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Pronunciation Stumblers..

 
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lanierkj



Joined: 24 May 2004
Posts: 1

PostPosted: Mon May 24, 2004 6:47 am    Post subject: Pronunciation Stumblers.. Reply with quote

I'm searching for information on those sounds that are hardest for ESL/EFL students to master . . . (I understand it depends largely on a student's first language - 'th' for French, 'l' and 'r' for Japanese, etc.)

* what are the toughest sounds for your students to pronounce?
* which general methods do you feel are the most effective for mastering those tricky sounds? lots of repitition? listening? imitation?

Many, many thanks for any input!

Kristi



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mjroepke



Joined: 29 Nov 2004
Posts: 2
Location: Haarlem, Netherlands

PostPosted: Mon Nov 29, 2004 10:19 am    Post subject: common pronunciation problems Reply with quote

Hello,

One problem I often have with Spanish and Portuguese speakers when teaching English is the confusion of "he" and "she". For example, when asked to describe a picture of a man, a Portuguese or Spanish speaker will sometimes say "She has brown hair". This happens even on intermediate levels.
I teach in the Netherlands and interestingly, my Dutch colleages also have this problem when teaching the Dutch pronouns for he and she (hij and zij) to Spanish and Portugues speakers. At this time I'm doing some casual research to find out why this happens with this particular group of students and why it happens in both Dutch and English. Incidentally, I have never witnessed this problem with speakers of other languages.
**Some colleagues have suggested that this happens because Hispanophones and Lusophones struggle with the pronunciation of the aspirated 'h' in English**

On another note, almost every single Dutch speaker I know struggles with the pronunciation of 'th' just like French-speakers do.
Hope this helped!

Mary Jo
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shanaza



Joined: 01 Dec 2004
Posts: 1

PostPosted: Wed Dec 01, 2004 2:19 am    Post subject: Pronunciation stumbler - Spanish speaking Reply with quote

For those who speak Spanish, there are two sounds that are mispronounced most often - the "y" as in you, your and the "v" as in very.

The y is realtively easy to correct, as it consists of two spanish sounds, the spanish i (ee) and u (oo) - not perfectly but it is close enough. If you have them substitute these two vowel sounds in place of the "y" they pronounce you and your(s) much better, though not perfect. At first they pronounce it slowly, but as they get used to it and pronounce 'iu' faster, the approach the english pronunication.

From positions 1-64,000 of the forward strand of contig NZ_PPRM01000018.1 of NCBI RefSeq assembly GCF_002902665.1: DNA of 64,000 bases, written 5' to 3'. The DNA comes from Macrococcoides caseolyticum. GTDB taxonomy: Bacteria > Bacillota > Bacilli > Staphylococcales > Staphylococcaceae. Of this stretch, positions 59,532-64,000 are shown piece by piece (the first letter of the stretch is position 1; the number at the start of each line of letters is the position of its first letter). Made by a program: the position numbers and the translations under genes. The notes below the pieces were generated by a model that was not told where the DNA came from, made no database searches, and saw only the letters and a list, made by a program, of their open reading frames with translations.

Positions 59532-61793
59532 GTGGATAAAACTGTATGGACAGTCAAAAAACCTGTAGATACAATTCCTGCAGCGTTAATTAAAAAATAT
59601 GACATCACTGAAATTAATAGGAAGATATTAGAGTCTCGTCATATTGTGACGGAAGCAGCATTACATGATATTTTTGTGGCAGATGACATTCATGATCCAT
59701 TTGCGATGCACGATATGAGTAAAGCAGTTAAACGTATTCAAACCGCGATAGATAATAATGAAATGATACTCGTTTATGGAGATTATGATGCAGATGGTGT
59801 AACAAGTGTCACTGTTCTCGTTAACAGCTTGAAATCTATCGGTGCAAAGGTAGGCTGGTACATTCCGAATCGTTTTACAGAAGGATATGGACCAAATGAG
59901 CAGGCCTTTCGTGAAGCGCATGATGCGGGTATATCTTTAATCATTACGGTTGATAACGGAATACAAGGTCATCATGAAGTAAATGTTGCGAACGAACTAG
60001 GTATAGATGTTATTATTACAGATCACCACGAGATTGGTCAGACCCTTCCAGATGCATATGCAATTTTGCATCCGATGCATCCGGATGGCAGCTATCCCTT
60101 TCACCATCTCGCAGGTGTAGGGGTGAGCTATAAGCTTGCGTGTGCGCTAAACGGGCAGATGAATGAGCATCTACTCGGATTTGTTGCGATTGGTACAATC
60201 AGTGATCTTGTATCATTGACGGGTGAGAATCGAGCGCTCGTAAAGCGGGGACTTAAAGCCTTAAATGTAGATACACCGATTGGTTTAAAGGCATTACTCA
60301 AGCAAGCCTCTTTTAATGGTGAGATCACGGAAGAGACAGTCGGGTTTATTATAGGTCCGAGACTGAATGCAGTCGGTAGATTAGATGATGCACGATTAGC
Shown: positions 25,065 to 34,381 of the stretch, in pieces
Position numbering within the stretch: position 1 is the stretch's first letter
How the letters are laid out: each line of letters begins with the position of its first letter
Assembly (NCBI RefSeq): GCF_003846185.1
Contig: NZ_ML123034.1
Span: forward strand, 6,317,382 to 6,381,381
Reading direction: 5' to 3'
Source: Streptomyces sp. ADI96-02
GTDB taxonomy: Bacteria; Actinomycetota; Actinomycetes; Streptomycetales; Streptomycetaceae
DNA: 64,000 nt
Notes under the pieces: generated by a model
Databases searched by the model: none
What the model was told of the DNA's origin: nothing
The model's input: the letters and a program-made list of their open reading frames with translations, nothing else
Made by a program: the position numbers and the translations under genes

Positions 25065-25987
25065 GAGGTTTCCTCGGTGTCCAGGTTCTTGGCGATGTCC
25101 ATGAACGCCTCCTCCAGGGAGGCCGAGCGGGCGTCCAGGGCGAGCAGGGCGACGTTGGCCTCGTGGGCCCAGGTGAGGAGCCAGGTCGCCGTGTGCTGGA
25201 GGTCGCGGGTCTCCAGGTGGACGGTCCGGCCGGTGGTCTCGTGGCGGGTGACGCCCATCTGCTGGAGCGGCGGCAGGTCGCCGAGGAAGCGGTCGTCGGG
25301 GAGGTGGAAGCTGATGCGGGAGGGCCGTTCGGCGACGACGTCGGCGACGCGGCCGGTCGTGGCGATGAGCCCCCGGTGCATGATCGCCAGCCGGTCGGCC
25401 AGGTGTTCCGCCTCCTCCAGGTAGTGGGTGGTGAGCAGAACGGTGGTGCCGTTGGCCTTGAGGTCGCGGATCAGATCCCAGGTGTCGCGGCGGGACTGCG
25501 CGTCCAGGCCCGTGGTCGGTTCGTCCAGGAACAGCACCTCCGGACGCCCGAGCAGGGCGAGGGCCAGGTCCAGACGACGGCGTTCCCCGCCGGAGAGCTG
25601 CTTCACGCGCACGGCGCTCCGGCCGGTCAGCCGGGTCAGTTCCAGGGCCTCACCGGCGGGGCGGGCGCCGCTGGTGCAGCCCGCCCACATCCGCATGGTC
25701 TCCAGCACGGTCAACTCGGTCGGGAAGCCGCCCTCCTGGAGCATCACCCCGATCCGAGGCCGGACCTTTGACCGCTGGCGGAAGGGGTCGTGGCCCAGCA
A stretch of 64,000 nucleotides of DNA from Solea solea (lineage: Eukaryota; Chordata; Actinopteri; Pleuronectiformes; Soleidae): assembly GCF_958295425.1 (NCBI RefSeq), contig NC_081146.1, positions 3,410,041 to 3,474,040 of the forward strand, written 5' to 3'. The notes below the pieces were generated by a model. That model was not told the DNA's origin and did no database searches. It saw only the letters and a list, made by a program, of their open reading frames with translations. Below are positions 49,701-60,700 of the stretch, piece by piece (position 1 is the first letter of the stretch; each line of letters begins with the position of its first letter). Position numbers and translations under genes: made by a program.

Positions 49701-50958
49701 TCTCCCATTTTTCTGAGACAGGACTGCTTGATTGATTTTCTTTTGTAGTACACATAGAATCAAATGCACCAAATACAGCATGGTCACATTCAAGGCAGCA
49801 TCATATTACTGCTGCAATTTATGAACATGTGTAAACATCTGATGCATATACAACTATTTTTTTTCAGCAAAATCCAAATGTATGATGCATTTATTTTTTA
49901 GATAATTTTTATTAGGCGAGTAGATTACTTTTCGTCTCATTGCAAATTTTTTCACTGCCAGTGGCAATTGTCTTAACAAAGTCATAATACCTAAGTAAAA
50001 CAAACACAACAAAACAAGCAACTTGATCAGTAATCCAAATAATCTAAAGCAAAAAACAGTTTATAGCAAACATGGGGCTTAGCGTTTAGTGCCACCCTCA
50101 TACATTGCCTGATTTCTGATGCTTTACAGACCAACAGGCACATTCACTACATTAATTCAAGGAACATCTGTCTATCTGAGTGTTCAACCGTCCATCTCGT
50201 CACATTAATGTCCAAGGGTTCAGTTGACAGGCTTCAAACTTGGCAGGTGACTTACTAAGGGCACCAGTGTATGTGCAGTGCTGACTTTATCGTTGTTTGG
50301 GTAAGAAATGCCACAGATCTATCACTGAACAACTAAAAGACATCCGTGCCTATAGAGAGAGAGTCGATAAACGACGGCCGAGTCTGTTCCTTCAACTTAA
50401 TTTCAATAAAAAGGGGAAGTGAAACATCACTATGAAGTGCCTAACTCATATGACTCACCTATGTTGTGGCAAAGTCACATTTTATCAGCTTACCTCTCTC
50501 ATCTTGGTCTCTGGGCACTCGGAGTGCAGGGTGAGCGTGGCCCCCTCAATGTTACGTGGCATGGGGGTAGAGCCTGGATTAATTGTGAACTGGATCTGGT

The v is much more difficult to correct and some never seem to get it - they continue to say "b" instead. For this, someone must describe in spanish the movements of the top teeth on the lower lip and the force of air, timing, etc., while demonstrating it. I've had mixed results.
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calpop



Joined: 15 Apr 2005
Posts: 2

PostPosted: Sat Apr 16, 2005 12:16 pm    Post subject: sounds Reply with quote

Hi Kristi,

Well, speakers of the latin languages (Spanish, Port. etc.) will have problems with 'v', 'y', and 'th'.
Often Asian students will have trouble discerning 'l' from 'r' and 't' from 'th'.

I recommend a fun book called Jazz Chants (that comes with accompanying cassette). It basically as all this wacky chants that are fun for children or adults.
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memorabilis



Joined: 16 May 2005
Posts: 2
Location: Bangalore, India

PostPosted: Mon May 16, 2005 8:22 am    Post subject: Reply with quote

The problem with the he/she seems to me not to be a pronunciation but rather a grammar issue. I don't think that differentiating a sibilant sound like /sh/ and the aspirated /h/ would be a sound of production problem.

The b/v contrast of spanish is more a listening issue. These sounds are not distinctive in Spanish, and thus are used intercahnageably in the the learner's L2. It is the same situation with the r/l contrast for asian speakers. The first thing that needs to be done is get the learners to actually HEAR the difference between these sounds. You can use minimal pair exercises to do this. I have worked with French speakers in Canada where we focused on voiced th/d and voiceless th/t contrasts. It took aroud a month for my students to hear the difference. After they can hear the difference, you need to get them used to the idea of sticking their tongues between their teeth, which many speakers do not like to do. After they can make the sound, it is a matter of ruthless correction to eradicate the abd habits they've picked up over the course of years of english study.

I'm now working with Indian English speakers where I've encountered the same interdental/alveolar contrasts, as well as v/w contrasts. It is the same process with the v/w contrast as well.
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